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Taiwan’s Meeting With China Is the Latest Chapter in Their History of Intermittent Cooperation

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Jeffrey Wasserstrom is Chancellor’s Professor of History at the University of California, Irvine, and the author of Vigil: Hong Kong on the Brink (2020).

As China’s Xi Jinping prepares to meet with his Taiwan counterpart Ma Ying-jeou this weekend, the one fact cited repeatedly to highlight the significance of the meeting is that it is the first one after the two sides split in 1949 following a civil war — a gap of 66 years.

However, in order to gain a true historical perspective on Saturday’s bilateral talks, we must go back much further and take into account the fact that the Chinese Nationalist Party or Kuomintang (KMT) and its rival Chinese Communist Party have united against a common enemy in the past.

Not only did they come together to defeat the occupying Japanese forces in 1945, they also cooperated earlier on the famed Northern Expedition in 1926 — led by the KMT and its leader Generalissimo Chiang Kai-shek — to defeat regional warlords and bring about the first reunification of China.

This meeting too can be seen as a representation of the two sides coming together against a common enemy: Taiwan’s opposition Democratic People’s Party (DPP), which appears likely to defeat Ma’s KMT in the island’s January 2016 election. Contrary to the conciliatory attitude and support for closer ties that Ma has espoused during his two terms in office, the DPP has, at least in the past, favored independence, and its presidential candidate Tsai Ing-wen has been vague about where she stands; both Ma and Xi would balk at the idea of her taking Taiwan’s reins.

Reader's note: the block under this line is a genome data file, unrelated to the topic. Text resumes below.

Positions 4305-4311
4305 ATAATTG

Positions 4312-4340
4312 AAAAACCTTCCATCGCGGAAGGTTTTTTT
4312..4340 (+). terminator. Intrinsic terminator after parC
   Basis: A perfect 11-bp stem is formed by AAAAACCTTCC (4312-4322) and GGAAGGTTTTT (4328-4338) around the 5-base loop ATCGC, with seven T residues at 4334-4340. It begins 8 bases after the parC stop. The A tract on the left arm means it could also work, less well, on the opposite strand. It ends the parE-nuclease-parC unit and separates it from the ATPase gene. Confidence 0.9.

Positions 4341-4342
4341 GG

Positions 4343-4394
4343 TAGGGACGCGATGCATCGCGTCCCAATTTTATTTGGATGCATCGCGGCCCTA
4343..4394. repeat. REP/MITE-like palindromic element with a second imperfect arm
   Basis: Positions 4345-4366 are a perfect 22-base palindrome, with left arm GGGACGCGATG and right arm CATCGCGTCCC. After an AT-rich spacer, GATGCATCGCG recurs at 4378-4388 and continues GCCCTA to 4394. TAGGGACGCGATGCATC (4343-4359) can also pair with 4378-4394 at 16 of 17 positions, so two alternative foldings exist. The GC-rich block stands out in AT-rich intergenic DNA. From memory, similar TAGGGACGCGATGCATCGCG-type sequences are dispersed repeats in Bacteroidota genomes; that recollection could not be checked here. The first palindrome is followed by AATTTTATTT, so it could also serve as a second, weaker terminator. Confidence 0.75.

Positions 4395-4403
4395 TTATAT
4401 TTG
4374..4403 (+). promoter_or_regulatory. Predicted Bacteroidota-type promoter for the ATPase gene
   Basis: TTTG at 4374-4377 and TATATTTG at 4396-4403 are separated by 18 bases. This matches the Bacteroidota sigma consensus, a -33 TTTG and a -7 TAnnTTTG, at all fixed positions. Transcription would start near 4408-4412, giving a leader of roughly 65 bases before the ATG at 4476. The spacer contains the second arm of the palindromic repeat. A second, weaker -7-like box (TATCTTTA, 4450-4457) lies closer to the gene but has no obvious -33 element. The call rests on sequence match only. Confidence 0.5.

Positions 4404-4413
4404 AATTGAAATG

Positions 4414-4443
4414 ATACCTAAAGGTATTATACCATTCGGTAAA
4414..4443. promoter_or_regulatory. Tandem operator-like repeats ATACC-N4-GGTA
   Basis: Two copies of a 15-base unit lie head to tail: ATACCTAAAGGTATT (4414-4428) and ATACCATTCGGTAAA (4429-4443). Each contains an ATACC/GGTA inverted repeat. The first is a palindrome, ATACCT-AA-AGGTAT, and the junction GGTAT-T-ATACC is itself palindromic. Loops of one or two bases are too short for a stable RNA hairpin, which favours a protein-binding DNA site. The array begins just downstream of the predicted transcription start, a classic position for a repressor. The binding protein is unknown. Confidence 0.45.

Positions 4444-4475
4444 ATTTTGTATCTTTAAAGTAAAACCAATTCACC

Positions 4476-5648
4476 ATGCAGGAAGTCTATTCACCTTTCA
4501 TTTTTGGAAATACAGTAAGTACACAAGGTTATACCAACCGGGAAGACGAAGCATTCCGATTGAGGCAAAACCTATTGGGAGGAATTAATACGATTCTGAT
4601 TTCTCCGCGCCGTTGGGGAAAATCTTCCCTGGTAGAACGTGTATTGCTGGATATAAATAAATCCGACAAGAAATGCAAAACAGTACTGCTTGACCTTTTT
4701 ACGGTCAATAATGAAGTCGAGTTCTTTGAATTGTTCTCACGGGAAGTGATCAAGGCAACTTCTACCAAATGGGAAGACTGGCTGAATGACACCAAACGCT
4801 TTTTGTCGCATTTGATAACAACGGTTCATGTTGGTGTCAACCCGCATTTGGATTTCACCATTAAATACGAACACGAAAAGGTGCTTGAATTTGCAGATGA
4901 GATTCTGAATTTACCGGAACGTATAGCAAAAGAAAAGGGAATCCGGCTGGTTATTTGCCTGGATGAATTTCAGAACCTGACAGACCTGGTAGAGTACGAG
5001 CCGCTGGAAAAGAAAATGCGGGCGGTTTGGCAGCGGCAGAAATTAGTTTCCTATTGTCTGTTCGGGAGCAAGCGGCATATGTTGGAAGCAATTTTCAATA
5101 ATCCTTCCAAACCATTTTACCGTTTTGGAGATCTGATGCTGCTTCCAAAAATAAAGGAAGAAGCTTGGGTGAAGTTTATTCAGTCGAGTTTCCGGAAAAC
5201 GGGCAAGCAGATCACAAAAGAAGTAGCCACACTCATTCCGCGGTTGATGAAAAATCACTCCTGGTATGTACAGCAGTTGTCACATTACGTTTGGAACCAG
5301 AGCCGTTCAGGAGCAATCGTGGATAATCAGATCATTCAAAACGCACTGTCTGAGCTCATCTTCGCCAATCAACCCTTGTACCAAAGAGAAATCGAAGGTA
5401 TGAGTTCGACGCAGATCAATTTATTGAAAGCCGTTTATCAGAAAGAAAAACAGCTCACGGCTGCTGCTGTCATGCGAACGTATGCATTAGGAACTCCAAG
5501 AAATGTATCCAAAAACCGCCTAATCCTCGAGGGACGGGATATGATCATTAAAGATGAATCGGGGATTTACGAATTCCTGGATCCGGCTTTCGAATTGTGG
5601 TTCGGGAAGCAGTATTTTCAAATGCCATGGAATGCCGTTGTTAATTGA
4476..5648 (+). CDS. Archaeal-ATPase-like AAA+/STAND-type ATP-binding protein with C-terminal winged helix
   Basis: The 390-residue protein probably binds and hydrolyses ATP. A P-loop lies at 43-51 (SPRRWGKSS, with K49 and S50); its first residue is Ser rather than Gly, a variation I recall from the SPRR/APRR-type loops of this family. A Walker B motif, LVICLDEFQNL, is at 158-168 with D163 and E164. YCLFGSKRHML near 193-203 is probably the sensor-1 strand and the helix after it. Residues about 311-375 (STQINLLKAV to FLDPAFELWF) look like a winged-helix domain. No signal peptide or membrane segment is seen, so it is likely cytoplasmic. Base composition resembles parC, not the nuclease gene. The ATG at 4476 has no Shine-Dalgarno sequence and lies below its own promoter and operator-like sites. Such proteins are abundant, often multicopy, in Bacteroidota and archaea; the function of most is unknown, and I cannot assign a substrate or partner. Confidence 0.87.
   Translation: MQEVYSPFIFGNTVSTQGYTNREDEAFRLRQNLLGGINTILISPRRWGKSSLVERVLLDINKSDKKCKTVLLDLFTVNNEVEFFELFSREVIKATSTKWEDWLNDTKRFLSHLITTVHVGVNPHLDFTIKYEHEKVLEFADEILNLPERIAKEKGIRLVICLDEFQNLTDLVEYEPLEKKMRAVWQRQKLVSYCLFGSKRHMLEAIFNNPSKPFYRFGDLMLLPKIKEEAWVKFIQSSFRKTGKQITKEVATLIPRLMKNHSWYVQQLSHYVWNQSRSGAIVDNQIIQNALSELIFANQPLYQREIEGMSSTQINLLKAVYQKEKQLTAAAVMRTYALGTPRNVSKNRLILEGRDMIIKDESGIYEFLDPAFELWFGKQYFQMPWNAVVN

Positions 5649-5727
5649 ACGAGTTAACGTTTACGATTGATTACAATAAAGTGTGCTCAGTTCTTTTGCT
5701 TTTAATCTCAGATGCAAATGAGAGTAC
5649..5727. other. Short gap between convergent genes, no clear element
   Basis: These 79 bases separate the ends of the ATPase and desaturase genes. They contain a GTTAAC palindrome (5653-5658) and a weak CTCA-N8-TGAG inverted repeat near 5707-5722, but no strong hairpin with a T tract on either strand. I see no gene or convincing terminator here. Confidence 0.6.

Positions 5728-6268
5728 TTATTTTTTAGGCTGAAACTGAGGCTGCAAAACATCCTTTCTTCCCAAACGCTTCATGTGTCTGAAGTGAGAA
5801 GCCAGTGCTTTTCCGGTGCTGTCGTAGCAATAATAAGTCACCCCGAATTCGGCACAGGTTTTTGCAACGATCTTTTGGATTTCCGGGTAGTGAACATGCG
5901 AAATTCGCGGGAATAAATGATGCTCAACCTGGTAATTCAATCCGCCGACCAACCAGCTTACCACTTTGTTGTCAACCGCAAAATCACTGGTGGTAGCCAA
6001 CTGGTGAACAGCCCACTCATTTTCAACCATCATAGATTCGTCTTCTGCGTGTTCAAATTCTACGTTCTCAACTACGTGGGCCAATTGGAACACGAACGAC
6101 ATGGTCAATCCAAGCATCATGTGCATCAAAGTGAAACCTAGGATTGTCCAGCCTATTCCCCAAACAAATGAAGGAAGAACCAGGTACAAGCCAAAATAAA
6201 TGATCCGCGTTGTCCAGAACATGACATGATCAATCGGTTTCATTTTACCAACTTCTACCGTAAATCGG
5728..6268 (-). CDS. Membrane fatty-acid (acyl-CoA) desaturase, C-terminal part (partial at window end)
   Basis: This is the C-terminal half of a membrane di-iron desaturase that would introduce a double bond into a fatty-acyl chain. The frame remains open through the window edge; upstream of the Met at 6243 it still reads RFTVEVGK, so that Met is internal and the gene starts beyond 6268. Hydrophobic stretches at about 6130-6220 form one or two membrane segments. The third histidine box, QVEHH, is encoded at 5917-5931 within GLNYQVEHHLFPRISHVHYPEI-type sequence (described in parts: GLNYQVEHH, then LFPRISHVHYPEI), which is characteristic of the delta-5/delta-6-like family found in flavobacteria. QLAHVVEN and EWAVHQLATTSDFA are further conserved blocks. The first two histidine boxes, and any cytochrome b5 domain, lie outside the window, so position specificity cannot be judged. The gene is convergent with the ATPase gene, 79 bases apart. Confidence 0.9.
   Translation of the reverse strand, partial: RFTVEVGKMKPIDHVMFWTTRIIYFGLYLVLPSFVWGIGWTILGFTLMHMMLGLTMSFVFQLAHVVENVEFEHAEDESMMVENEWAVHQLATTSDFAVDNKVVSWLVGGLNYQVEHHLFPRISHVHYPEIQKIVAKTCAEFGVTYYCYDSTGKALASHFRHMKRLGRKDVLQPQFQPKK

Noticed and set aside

The suddenly announced meeting between the two leaders has come as a surprise to many, but Chiang and his communist counterpart Mao Zedong — the last leaders from both sides to hold a similar summit 70 years ago — would have been even more shocked by gradual developments over the past two decades. The prevailing modus operandi, of leaving key issues of sovereignty unanswered while allowing economic partnerships, tourism and people-to-people exchanges to grow, would have been inconceivable while Mao and Chiang were still alive. Both of them reviled the other, and denounced each other as illegitimate claimants to a unified China, right until their respective deaths in the 1970s.

Now the don’t-mention-sovereignty approach appears to be straying into the diplomatic sphere as well, which many are seeing as a last-ditch attempt by China to keep Taiwan from pulling further away with the possible changing of the guard. Though it is unlikely to overtly influence the upcoming election’s outcome, Saturday’s meeting is equally important to both leaders, albeit for very different reasons.

For Xi, the high-profile meeting that has captured international attention will serve as a distraction for the Chinese people from troubles closer to home, such as the mixed reaction to China’s recent shift away from its one-child policy as well as dwindling economic growth. While no formal agreements are expected to emerge from the largely symbolic meeting, he may also use it to subtly consolidate his party’s narrative of speaking for all people of Chinese descent the world over.

For Ma, who will step down regardless of what happens in next year’s election due to two-term limits on Taiwan’s presidency, the meeting represents an opportunity for a photo finish of sorts, something tangible to be remembered by before he potentially disappears from the public gaze for good.

On Saturday, a new chapter in the annals of China and Taiwan will be written by two men — one who hopes to cement his place in that history, and another who is simply adding a page to a lately begun chapter of his own.

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